A Romantic Evening at Hackensack Hospital

3 Nov

Mr. B. and I spent six lovely hours in the emergency room at Hackensack University Medical Center because I have one of those annoying ailments that could be serious or could be nothing—not bleeding out of the eyeballs, but not something to ignore. The kind of ailment that gets you hours of watching some TV show that was called something like “Snowplowing to the Max.” or “Icemasters” or “The Royal Masters of Snow Removal Equipment,” or something of the like. Anyway, the Icemasters seemed to be moving a lot of snow with great difficulty. For hours. It’s not even something I want to see in real life, never mind TV.

Everybody in the waiting room is very chummy, talking about how weird life is in our new post-gasoline era here in New Jersey, with four hundred cars lining up, massive detours, flashing police lights everywhere, lines of dozens of shivering people standing with their gas cans, police tape blocking off roads so that one has to go on long detours with the precious gas one has left . . .  One guy who is holding up his hand wrapped in some paper towels (I think he cut off the tip of his finger?) says that someone shot a man on Route 46 for trying to cut in a gas line; we all agree this is perfectly reasonable. “You don’t cut in line,” fingertip man says. Damn straight. The only thing that would piss off anyone in the waiting room is if he came to the hospital and got medical care before we did.

The hospital was the only lit up building for miles in Hackensack, so needless to say the ER was crowded. Not just with the usual miscreants but with all the people who need electrical power for their medical devices.

I was in sort of a self-denying haze of discomfort for the six short hours we were there, but I am pretty sure we saw everything it was possible to see in a mash up of ER/Gray’s Anatomy/and Medical Center. (Is anyone else old enough to remember Chad Everett, aka Dr. Joe Gannon and his handsome, eternally concerned wrinkled brow and amazing wardrobe of 70s leisure suits and turtlenecks—sigh).

  1. The policemen who rough up their swearing prisoner patient a little (shackle him to his bed where he entertains all and sundry with his rendition of “You F-ity, F-ing Fuckers, F- you,” at top volume.
  2. The beautiful woman in pain in the next whatever you call a cubicle that’s made of curtains. Reassuring man voice, ‘I think it just nicked the tendon, here, we’re going to move it just a little—“ “Owwww” she faints and then sound of nurses and doctors come running and some heroics are performed.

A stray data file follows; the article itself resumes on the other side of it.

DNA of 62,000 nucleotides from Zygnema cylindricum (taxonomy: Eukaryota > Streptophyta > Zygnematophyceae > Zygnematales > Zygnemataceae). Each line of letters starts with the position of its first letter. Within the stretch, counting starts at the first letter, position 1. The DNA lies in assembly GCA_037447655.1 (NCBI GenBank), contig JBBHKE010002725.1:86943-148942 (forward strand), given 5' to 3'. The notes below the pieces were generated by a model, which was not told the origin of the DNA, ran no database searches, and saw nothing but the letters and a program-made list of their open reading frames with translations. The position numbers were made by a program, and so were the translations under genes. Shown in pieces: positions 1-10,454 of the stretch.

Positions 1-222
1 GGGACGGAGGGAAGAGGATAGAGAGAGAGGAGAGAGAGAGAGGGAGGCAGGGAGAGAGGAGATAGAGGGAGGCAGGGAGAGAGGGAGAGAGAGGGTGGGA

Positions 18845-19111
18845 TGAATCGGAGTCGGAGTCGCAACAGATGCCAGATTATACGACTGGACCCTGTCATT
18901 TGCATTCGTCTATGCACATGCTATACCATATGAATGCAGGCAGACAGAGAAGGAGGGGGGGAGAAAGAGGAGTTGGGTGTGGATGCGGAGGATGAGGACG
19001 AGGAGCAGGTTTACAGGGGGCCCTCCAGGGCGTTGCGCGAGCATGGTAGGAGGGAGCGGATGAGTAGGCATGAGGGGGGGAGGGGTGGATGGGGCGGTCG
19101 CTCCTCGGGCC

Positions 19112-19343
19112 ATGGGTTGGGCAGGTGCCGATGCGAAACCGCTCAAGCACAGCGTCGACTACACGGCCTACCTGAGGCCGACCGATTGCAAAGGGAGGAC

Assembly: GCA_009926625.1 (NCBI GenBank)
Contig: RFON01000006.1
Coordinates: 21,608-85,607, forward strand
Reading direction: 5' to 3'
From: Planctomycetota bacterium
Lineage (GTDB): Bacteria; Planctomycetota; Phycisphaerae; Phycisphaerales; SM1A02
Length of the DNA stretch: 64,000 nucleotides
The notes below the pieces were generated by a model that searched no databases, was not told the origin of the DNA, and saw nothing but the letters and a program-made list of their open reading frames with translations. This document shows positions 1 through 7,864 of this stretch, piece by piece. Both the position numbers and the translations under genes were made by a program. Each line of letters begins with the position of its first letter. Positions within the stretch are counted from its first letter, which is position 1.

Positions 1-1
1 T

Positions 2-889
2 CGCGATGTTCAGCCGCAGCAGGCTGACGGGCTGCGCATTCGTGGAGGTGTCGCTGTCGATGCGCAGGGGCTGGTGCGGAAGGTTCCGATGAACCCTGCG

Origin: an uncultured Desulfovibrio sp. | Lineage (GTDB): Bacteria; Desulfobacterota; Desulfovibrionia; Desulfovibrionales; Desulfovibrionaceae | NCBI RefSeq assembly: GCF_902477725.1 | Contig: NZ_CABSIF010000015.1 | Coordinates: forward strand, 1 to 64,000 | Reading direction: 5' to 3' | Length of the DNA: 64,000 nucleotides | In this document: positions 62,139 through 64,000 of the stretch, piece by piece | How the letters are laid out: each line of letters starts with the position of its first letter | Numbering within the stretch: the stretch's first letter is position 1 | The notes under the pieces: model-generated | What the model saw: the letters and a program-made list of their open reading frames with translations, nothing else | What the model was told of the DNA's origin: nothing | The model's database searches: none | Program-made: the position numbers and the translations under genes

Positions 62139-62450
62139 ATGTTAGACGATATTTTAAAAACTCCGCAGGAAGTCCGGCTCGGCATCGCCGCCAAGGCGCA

3. The police “locking down” the facilities and kicking out all the visitors for long periods, then not telling them when it’s NOT locked down.
  4. The old guy in the next cubicle yelling “WHERE’S MY PILLOW” until the nurse comes and tells him if he doesn’t shut up she’ll turn off his TV. (I guess there are no pillows). (And I guess he has a TV). She leaves. He continues. “WHERE’S MY PILLOW?”
  5. The nurses and doctors and EMT workers and police all seem to be flirting madly. They had a strange wild look of enjoyment in their eyes, as if they were actually IN a TV show. And I couldn’t even see the janitor’s closet. I know what happens in the Janitor’s closet—I’ve seen enough Grey’s Anatomy for that!
  6. As this event drags past midnight with time’s slow sweeping hand, a poor old bad-smelling woman is put nearby one of the many five or six locations I have enjoyed during the evening, including the hall. “MA’AM, DO YOU KNOW WHERE YOU ARE? DO YOU KNOW WHAT YEAR IT IS?” I tell Brian (in one of the brief moments he’s allowed to be with me), “If this keeps going long enough, they’re going to ask ME if I know what year it is and I’m going to say it’s 2012 and they’re going to know I’m crazy.”
  7. There’s so much more, but I’m going to save it for when Grey’s anatomy calls me for more juicy real life details.

I finally get my medical care, stretched through these hours. This visit is as annoying as my visit to the Apple Store earlier this week (conclusion; yes, you have a problem, no we aren’t trained to handle it—call Microsoft). This one was “yes, you have a problem, go see a specialist. What, your specialist is in lower Manhattan? Where there’s no power and no one’s been picking up a phone for a week? Nobody’s going to be in their office till Monday in Jersey either—if they aren’t among the million plus people who have no power. In the meantime, we could rig up some really painful and intrusive temporary solution for you, but if you don’t want it then good luck. “ And then, at 1:30 a.m., we are finally free to go home and eat our dinner.

Oh well, as Mr. B., the very good husband, and I like to say, (especially at FML moments, as the children like to point out), “An Adventure Every Day.”

Writing Prompt: Did you ever visit an ER? What was your experience?

3 Responses to “A Romantic Evening at Hackensack Hospital”

  1. Stron Tium November 3, 2012 at 9:42 pm #

    my experience doesn’t compare. though, as a family, we have made it our business to visit every mapped ER in the metro area just to keep them up and running. hope you’re feeling better

    • alexandrahh13 November 4, 2012 at 1:57 pm #

      It’s always wise to know which of the fine medical facilities in one’s neighborhood are going to have the amenities of choice!!

      • Stron Tium November 6, 2012 at 1:32 am #

        or the characters to choose from.
        it is a very nice thing, as we all know better than we’d like to, to see your child return from blue grey to something in the pink spectrum.

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